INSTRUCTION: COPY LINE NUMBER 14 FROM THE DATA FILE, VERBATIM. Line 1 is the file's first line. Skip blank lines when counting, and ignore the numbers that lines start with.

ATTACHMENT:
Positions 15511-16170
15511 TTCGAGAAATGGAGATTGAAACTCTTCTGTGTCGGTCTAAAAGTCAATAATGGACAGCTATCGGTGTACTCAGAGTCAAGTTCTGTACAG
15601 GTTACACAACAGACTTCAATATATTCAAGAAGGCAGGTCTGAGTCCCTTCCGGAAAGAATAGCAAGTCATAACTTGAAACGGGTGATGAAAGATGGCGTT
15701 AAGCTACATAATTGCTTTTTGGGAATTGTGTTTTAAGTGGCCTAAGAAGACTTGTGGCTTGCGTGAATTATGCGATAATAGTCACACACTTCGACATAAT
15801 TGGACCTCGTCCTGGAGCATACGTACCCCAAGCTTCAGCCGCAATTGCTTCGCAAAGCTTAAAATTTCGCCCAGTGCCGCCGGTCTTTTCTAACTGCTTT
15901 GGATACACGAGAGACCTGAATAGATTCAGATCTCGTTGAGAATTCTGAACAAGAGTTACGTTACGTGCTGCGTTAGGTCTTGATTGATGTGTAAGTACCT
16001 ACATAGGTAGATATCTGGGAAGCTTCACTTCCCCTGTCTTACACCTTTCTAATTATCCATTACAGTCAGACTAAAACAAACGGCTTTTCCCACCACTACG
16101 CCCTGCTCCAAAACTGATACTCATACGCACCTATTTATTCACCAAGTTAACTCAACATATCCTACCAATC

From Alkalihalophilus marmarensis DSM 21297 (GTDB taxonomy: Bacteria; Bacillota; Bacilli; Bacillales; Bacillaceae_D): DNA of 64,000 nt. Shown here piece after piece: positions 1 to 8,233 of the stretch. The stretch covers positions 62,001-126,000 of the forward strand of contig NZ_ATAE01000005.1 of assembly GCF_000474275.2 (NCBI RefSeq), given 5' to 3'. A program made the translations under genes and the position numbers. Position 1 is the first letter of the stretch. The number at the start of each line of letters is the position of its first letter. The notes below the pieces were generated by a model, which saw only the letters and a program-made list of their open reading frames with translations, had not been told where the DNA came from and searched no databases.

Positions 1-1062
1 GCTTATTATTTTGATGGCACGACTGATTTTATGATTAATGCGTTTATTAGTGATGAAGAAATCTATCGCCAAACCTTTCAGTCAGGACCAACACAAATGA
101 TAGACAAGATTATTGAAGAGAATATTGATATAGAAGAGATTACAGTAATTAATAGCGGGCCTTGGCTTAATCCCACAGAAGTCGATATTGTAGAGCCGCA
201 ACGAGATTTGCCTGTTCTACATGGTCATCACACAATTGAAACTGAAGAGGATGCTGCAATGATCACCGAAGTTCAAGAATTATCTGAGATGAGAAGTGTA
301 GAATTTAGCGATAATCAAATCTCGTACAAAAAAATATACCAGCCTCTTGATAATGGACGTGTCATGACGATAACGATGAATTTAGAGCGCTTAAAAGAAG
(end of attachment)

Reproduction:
301 GAATTTAGCGATAATCAAATCTCGTACAAAAAAATATACCAGCCTCTTGATAATGGACGTGTCATGACGATAACGATGAATTTAGAGCGCTTAAAAGAAG